In April, I floated a survey on What do you want to be in your career and I received a great response from many folks within a week of sharing the survey. So much so that I had to purchase a basic plan on survey monkey to analyze the results properly and quickly.

In the 7-question survey, overall results from the four central questions are shown below.

1. What is you career development/growth aspiration?

36% folks want to become entrepreneurs followed by 35% folks who are looking for a new team or promotion to a new team. This is true for individual contributors and managers. This question allowed multiple-choices so do not try to add to 100%.

What is surprising is that almost 60% people are looking at new roles, new teams and new companies to meet their career aspiration. Very few people (31%) think of current team to be able to provide opportunities for their career growth.


2. What actions can help you meet your career aspiration?

The top three choices here are – talking to seniors and colleagues (66%), acquiring new technical skills (57%) followed by acquiring soft skills (55%). As expected, individual contributors care less about soft skills but most about technical skills followed by talking to seniors and colleagues. However, managers care less about technical skills compared to soft skills.

3. How frequently do you think about career development & growth?

91% people actively think about career growth while only 3% do not think about it. Those who are frequently thinking about career development are looking at entrepreneurship and new teams. Entrepreneurship is the top choice for managers and new team for individual contributor.

It will be interesting to correlate employee engagement and career development results. A recent Gallup survey showed 87% employees worldwide are disengaged in their jobs. I see a strong correlation here and it is plausible that career growth issues are responsible for some of the disengagement. But I did not ask a direct question about current engagement.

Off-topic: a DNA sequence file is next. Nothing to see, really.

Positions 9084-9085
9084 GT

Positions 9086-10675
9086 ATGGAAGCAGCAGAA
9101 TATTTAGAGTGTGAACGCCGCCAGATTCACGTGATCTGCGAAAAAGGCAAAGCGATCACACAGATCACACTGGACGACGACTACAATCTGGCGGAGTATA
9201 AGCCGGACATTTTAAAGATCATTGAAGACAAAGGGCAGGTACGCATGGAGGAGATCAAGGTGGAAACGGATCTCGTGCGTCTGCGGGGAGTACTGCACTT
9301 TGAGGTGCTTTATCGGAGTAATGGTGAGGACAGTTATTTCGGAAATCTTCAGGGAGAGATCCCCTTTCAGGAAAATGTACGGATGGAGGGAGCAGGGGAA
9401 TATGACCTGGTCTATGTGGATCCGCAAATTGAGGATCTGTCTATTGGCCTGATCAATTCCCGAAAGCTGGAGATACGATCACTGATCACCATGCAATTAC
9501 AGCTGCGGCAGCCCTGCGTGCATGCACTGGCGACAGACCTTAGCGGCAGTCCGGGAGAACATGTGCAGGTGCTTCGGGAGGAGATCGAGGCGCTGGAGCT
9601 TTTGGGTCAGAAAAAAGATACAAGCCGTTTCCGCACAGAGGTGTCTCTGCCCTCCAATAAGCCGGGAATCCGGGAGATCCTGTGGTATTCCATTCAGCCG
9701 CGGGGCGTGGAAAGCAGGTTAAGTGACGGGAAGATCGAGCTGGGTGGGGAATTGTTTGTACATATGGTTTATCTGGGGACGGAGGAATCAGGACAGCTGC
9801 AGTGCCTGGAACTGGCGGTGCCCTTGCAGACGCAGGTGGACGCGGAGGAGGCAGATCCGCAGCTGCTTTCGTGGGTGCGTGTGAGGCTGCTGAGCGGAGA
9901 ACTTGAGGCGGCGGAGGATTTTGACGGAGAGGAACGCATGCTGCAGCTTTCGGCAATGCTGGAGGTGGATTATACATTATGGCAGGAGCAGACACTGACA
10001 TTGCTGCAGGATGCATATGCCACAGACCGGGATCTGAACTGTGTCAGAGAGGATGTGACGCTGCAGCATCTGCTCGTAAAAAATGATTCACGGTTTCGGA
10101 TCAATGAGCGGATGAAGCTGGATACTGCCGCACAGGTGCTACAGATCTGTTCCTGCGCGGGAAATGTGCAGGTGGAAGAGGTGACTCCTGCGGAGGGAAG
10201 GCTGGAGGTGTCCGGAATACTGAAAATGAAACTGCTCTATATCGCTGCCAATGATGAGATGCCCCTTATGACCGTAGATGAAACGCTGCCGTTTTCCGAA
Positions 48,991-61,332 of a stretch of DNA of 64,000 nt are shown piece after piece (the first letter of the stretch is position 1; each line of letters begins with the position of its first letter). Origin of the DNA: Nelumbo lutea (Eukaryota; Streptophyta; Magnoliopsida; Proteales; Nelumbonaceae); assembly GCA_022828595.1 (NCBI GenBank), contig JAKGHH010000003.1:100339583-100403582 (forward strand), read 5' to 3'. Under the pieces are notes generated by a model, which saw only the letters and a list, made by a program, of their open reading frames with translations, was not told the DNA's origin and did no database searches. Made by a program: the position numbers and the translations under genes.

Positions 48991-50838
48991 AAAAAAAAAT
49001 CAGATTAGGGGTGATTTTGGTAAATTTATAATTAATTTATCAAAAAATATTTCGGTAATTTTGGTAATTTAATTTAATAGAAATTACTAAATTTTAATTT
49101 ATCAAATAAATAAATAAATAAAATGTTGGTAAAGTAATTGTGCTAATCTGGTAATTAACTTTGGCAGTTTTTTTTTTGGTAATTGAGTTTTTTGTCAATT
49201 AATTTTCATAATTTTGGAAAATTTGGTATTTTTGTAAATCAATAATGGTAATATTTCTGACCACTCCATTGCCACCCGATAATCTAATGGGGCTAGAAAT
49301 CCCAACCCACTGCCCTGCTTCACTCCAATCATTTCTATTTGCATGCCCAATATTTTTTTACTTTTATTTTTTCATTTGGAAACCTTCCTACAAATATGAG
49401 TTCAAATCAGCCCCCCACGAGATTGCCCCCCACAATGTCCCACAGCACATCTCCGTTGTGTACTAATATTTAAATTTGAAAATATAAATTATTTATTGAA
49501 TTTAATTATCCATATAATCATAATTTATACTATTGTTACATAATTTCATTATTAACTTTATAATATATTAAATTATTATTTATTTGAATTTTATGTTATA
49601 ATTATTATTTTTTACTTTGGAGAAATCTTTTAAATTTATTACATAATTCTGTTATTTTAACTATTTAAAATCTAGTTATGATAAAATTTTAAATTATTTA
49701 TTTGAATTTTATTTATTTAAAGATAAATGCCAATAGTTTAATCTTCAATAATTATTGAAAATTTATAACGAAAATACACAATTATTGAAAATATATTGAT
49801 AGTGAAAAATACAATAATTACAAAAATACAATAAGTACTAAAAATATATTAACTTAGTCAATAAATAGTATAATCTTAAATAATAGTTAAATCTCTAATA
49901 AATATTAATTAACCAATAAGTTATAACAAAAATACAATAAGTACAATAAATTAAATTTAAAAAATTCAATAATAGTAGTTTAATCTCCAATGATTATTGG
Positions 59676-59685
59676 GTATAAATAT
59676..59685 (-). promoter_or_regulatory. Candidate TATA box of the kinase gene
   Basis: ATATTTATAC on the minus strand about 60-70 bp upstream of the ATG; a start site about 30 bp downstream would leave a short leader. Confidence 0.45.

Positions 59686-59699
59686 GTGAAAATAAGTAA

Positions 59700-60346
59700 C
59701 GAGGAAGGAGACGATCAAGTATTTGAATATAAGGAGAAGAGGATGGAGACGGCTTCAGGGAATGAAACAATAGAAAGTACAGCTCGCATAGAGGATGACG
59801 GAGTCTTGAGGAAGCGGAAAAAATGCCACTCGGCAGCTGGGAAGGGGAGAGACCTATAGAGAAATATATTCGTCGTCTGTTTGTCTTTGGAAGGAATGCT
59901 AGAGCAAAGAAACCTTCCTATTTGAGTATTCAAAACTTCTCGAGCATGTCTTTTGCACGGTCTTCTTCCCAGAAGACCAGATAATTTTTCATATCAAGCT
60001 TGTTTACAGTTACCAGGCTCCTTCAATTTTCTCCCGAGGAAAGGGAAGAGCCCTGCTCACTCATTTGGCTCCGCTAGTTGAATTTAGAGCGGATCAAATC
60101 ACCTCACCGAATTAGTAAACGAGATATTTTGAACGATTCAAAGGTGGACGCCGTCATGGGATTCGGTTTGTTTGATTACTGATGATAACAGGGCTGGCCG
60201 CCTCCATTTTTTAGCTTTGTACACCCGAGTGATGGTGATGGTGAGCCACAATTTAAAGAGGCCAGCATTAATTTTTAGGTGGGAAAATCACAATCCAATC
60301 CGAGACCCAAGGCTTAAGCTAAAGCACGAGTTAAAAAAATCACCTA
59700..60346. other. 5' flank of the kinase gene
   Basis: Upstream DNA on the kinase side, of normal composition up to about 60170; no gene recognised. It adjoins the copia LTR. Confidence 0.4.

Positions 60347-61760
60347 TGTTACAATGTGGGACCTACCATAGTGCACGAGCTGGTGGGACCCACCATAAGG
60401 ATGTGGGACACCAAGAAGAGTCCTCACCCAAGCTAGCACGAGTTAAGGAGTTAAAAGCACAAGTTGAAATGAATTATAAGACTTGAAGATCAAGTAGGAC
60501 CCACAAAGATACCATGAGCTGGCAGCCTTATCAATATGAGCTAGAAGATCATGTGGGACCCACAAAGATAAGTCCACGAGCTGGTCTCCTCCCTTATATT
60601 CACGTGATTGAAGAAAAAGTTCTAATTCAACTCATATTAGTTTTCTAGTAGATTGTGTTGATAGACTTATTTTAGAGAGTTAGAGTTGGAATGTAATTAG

4. How often do you check careers of your peers, colleagues & seniors to get some ideas for career path?

88% people check careers of others and 63% does so very often. I think this also tie down to 66% folks talking to seniors and colleagues when planning their career growth.

I calculated Pearson correlation coefficient using joint probability distribution between how frequently someone thinks about career development & growth with how often someone checks others career. A result of 0.57 shows a fairly good correlation between these two variables. What it means is that someone thinking frequently about one’s own career is often looking at others career path.

If you need raw results, please leave a comment below.

4 tips from an eight year old to become a star performer

Posted in Leadership, People & Culture

Kids keep it nice and simple – most parents of young kids will vouch for that.

This is how my 8 year old girl summarized a book on legendary women tennis player Steffi Graf.

Steffi Graf - How she became a star

So, what professionals need to do to become stars?

1. Play well – Do your work to the best of your ability. You need to demonstrate what you have got.

2. Work hard – Easier said than done. Perhaps some amount of planning is always helpful to make it a bit smarter.